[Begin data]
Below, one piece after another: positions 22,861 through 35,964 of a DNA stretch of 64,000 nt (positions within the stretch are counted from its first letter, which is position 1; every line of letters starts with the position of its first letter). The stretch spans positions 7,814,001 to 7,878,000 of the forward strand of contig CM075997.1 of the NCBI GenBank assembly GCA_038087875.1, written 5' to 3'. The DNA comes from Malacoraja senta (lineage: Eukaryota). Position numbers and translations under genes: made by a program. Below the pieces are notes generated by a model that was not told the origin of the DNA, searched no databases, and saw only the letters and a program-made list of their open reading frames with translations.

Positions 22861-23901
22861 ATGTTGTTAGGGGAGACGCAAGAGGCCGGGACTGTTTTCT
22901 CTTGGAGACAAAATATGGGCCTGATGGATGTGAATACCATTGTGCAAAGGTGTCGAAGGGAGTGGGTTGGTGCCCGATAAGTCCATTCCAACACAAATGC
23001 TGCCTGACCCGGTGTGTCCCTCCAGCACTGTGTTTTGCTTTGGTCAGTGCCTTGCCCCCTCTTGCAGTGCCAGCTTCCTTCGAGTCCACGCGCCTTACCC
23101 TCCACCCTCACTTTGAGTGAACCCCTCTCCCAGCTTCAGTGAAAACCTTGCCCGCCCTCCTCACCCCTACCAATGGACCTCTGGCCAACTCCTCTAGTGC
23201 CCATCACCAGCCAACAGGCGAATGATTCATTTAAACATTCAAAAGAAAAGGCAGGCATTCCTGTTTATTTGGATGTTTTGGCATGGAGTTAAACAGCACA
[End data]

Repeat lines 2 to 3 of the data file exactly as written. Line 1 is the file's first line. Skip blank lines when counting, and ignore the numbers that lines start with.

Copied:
Positions 22861-23901
22861 ATGTTGTTAGGGGAGACGCAAGAGGCCGGGACTGTTTTCT